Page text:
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The End of Obamacare? Think Again

Despite its serious flaws, Obamacare has benefits, some intended and others not.

Earlier this month, the Obama administration announced a delay in the the requirement that many employers offer health insurance to their employees or pay a hefty fine, a key part of Obamacare, the federal health care reform legislation. This was greeted (with glee) by many who oppose the law as a sign that it is beginning to unravel.

I disagree. Unless we are able to do something much simpler and more effective sooner, implementation of this incredibly complex and imperfect law will continue, in fits and starts, for many years.

Given the law’s complexity and reliance on so many unpredictable factors, I am not surprised that its implementation is encountering glitches. But I am surprised that there haven’t been more, due both to technical problems and efforts by opponents of universal health care to sabotage it.

The objectives of any effective health care system are to provide access to health care of high quality and reasonable cost to everybody. By international standards, the current U.S. system fails miserably. Even if Obamacare were to work perfectly, it would leave tens of millions of our people uninsured and do little to control overall costs or improve quality, although it does attempt to make some moves in that direction.

Obamacare tinkers with our existing system of private, employment-based, for-profit health insurance, with its thousands of different and unequal programs. Not only is this approach unfair, but it creates almost insurmountable barriers to achieving those three cardinal objectives.

Equality, expressed as equal de jure and de facto rights, is a strong theme in American politics. Since the Civil War, we have seen fitful but unmistakable progression toward a more equal society. Women’s suffrage was passed through a constitutional amendment in 1920, after a 70 year struggle. The Civil Rights and Voting Rights Acts were passed by the Congress in the mid-1960s after a struggle of well over 100 years. The marriage equality movement has made steady progress, initially through the courts and more recently by legislative actions and by popular vote, after many years contentious struggle.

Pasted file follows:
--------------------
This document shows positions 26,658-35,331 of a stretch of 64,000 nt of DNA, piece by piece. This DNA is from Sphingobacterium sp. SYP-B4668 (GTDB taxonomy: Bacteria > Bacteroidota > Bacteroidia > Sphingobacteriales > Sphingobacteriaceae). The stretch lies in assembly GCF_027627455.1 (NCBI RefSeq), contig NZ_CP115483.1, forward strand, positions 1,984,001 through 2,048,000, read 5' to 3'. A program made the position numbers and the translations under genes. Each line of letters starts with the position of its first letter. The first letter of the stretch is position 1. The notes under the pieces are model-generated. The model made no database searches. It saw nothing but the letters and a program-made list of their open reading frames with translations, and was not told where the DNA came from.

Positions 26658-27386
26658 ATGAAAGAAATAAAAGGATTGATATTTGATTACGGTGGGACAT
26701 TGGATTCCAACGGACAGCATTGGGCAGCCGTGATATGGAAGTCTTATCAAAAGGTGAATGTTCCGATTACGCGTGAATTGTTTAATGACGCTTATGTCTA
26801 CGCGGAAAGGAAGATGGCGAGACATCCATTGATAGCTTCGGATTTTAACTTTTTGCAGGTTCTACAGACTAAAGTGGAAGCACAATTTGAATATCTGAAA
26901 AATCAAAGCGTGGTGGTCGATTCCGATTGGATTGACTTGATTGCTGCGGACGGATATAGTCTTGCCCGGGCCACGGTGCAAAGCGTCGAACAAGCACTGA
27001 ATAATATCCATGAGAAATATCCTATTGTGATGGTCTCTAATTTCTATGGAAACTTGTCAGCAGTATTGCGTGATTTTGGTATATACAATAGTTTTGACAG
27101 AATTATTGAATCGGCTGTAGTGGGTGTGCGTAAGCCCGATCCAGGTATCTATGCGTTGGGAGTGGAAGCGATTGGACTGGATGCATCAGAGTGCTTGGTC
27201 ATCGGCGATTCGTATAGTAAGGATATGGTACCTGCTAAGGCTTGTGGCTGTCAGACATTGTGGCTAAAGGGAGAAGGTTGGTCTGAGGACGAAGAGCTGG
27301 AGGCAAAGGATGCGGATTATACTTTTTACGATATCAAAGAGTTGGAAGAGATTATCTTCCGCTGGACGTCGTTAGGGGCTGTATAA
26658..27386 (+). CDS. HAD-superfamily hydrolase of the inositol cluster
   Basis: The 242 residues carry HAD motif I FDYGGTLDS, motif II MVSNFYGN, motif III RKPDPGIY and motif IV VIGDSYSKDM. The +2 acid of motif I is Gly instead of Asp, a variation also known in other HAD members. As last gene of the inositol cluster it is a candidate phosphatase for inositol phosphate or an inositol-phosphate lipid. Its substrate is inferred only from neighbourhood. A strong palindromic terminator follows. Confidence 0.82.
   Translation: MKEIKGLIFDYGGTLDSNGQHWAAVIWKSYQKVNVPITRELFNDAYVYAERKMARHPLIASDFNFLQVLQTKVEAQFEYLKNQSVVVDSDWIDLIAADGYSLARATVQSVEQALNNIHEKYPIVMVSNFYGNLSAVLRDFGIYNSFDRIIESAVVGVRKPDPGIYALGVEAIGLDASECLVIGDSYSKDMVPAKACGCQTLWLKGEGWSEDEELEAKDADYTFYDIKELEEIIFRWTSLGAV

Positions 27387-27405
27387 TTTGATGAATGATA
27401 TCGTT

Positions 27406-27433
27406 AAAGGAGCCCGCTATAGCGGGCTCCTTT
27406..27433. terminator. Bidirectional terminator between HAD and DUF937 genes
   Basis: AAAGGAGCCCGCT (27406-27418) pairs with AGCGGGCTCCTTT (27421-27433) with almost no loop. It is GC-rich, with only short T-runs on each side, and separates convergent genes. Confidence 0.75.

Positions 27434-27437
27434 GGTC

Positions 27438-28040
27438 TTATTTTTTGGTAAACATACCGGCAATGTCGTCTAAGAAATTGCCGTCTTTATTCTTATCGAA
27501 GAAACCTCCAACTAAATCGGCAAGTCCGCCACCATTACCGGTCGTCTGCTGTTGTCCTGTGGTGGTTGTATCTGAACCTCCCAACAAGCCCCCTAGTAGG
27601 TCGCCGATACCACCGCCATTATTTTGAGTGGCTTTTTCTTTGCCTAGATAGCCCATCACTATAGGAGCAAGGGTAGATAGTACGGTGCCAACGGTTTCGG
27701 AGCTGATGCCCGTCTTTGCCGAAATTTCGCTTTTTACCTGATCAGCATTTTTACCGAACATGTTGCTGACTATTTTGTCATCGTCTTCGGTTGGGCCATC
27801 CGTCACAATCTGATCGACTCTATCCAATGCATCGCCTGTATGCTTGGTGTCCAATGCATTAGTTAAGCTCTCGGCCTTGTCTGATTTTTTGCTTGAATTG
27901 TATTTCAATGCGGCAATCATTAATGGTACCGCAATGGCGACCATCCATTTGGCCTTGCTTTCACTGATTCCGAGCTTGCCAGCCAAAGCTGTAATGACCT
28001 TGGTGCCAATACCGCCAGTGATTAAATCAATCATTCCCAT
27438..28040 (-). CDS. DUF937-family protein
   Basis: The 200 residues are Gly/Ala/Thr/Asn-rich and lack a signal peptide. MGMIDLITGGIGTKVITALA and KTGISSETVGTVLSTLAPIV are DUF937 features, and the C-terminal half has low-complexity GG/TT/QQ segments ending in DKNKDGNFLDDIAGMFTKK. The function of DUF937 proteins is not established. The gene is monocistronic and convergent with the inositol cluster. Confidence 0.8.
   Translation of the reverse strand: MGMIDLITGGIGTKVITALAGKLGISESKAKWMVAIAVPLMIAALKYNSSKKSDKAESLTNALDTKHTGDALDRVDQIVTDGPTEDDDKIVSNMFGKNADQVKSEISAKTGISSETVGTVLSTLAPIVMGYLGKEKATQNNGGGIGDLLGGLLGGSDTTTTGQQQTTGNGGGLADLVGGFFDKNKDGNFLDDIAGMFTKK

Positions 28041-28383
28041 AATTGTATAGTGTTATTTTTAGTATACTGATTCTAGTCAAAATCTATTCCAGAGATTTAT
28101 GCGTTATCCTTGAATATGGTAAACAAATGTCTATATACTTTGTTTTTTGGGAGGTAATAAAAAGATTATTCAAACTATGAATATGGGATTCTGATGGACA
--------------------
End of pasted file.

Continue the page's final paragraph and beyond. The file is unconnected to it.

Each of these human rights incubated for a very long time, and were characterized by fitful progress, as last month’s Supreme Court decision gutting an important part of the Voting Rights Act has recently demonstrated.

The Affordable Care Act represents a major lurch (although a belated and imperfect one) toward health care as a human right in the U.S. We still have a long way to go. But as the sea change in attitudes toward gay rights in recent years demonstrates, progress can accelerate when conditions are favorable.

Despite its serious flaws, Obamacare has benefits, some intended and others not. One major barrier to reform of our health care system has been apathy on the part of people who already have good health care coverage (“I’ve got mine”) or who have been lucky enough not to need health care (the young and healthy), and are therefore unaware of our system’s many problems.

That’s about to change. Due to its requirement that as many people as possible have health insurance (the individual and employer mandates) the apathetic population is about to become dramatically reduced. Like it or not, many more people in the U.S. are about to become engaged in the health care system.

Additionally, once the government has gotten into the business of requiring that people buy private insurance, a product that is costly, unpopular and may be of poor quality, the federal government’s exclusive focus on Medicare and Medicaid will have to broaden to include the newly mandated private insurance products.

Control of overall health care costs has been an elusive goal in every country. Because of our private health care system’s massive wastefulness, the problem is much worse in the U.S. Our system costs almost twice the international per-capita average.

This situation persists largely because of the reluctance of our politicians to directly control the prices of health care, the extreme fragmentation of the way we finance care, and our ill-advised and ill-fated obsessions with health care as a business and “letting markets work.” As is becoming increasingly clear ( and as I have written before), markets don’t work in health care.

How much easier our lives would be and better our health care would be if we, like every other wealthy country, had a unified and universal system that would benefit everybody, and provide us with a means to budget our system’s overall costs. That would go a long way toward elimination of the intrusive micromanagement of health care decisions and denials of care that doctors suffer under and patients suffer from.

Such restrictive micromanagement of health care by the private sector would not be tolerated by doctors or patients in any other country and should not be tolerated in the U.S.

Over the long arc of policy evolution in the U.S., we are actually approaching the goal of health care as a human right. Health care was overwhelmingly privately funded until the passage of Medicare and Medicaid in 1965. More than 60 percent of health care costs in the U.S. are now publicly funded. Obamacare will increase that percentage.

Let’s do all we can to continue and accelerate that trajectory. Let’s realize we’re all in this together and finish the job.

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